After a prayer in which we locked arms in a circle, we headed out with the Ronin for a short ride along a beautiful stretch of highway on a sunny spring day.
We zipped past the suburban sprawl and headed about 40 miles east to Blairsville, a one-time coal-producing town where one of my great-grandfathers worked in the mines.
There, we sat down at a barbecue restaurant to enjoy a meal and discuss how Ronin navigated these troubled times, including the racial unrest of last summer and the residual impact it has had.
“We’ve always been a family-oriented club,” said Ron Johnson, while elaborating on the support the Ronin gave one another, even when they couldn’t physically come together.
“Even when we couldn’t be together, we still had our camaraderie,” added Mark Howard, club president, noting how the bond among club members endured while they were separated. “I love having another family outside of my family.”
Carmine Lombardi talks with journalists Carmen Gentile and Jason Motlagh outside of La Prima Espresso in Pittsburgh’s Strip District this past May.
I love talking to old Italian guys — every syllable verges on shouting, even when they’re not mad, and is accompanied by animated hand gestures. It reminds me a lot of my youth, and prepares me for the inevitable day I’ll become one of them.
Carmine Lombardi doesn’t pull punches with his opinion, especially as it pertains to the direction of the country.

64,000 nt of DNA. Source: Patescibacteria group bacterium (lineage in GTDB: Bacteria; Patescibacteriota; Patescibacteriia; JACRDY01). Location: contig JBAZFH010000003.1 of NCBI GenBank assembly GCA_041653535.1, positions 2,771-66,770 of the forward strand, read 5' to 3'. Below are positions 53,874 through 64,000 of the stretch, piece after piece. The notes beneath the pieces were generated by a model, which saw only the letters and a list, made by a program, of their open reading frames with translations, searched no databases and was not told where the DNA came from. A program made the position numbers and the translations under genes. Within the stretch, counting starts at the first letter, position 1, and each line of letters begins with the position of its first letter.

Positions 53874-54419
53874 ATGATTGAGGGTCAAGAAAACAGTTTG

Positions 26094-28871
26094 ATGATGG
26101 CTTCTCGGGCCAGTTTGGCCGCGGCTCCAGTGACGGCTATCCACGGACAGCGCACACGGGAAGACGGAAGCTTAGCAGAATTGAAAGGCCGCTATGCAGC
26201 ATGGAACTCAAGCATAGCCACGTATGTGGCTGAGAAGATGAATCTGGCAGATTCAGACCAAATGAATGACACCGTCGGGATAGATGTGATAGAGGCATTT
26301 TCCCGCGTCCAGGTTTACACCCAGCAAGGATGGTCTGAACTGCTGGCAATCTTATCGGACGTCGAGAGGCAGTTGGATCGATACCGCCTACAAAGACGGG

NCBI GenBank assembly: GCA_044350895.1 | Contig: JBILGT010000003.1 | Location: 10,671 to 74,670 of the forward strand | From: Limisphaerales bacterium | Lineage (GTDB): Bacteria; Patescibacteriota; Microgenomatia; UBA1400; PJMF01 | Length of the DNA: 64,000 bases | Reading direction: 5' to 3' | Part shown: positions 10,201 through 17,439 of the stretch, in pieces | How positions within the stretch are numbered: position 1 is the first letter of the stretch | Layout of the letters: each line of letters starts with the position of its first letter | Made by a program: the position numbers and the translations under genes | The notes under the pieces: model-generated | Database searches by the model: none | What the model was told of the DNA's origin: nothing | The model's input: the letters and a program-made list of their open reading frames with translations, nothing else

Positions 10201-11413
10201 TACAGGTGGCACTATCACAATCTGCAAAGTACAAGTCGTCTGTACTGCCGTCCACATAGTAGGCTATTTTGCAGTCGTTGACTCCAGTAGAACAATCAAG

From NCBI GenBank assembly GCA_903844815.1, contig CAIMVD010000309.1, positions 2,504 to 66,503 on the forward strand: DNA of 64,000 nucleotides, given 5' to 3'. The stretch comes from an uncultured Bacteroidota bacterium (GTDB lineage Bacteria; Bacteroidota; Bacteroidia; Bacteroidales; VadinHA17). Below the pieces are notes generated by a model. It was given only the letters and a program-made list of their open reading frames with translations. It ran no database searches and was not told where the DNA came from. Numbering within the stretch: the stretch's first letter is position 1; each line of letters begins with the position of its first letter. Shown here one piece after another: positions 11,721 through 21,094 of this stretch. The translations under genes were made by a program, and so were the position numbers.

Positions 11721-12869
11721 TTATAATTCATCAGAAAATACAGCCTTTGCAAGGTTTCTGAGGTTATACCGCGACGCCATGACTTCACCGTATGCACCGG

From his favorite coffee shop in Pittsburgh, Lombardi told us he’s saddened by the pervasive disinformation perpetuated by certain news media that amplified the lies of our former president and his followers on Capitol Hill, and the way in which minorities are vilified for some of America’s ills.
That’s not to say he’s fed up with the country to which he emigrated as a boy.
“I criticize America, but that doesn’t mean I don’t like it,” he said to us, while his fellow Italian speakers kept chatting, keeping one ear on our conversation.
We bid him his friends adieu, then rode a short distance to Youngstown, Ohio, where we met with newspaper columnist Bertram de Souza, a journalist and fellow eyepatch wearer whose reporting and columns informed, entertained, and sometimes infuriated readers for decades.
That is, until 2019, when his newspaper, the scrappy Youngstown Vindicator, effectively closed after 150 years in operation. Ogden Newspapers, based in West Virginia, purchased the name after the paper ceased its print operation.
Veteran newspaperman Bertram de Souza walks down a hallway of the shuttered Youngstown Vindicator in Youngstown, Ohio. The newspaper closed on August 31, 2019 after 150 years of operation. De Souza, who worked as editorial page editor and columnist, who watched the dismantling of the press at the paper said, “Newspapers are disappearing, one by one,” and fears what it means for our communities.
Bertram gave us a tour of the Vindicator’s facility, guiding us through the cavernous, multi-story, cinder block space where the printing press once churned out the daily edition.
Now the room sits hollow, engulfed in silence.
He opined about what happens to a nation with so many local newspapers like The Vindicator either closing or slashing budgets.
“The increase in political ignorance in this country is directly related to the decrease in the number of newspapers,” said Bertram, 70, whose career at The Vindicator spanned 40 years.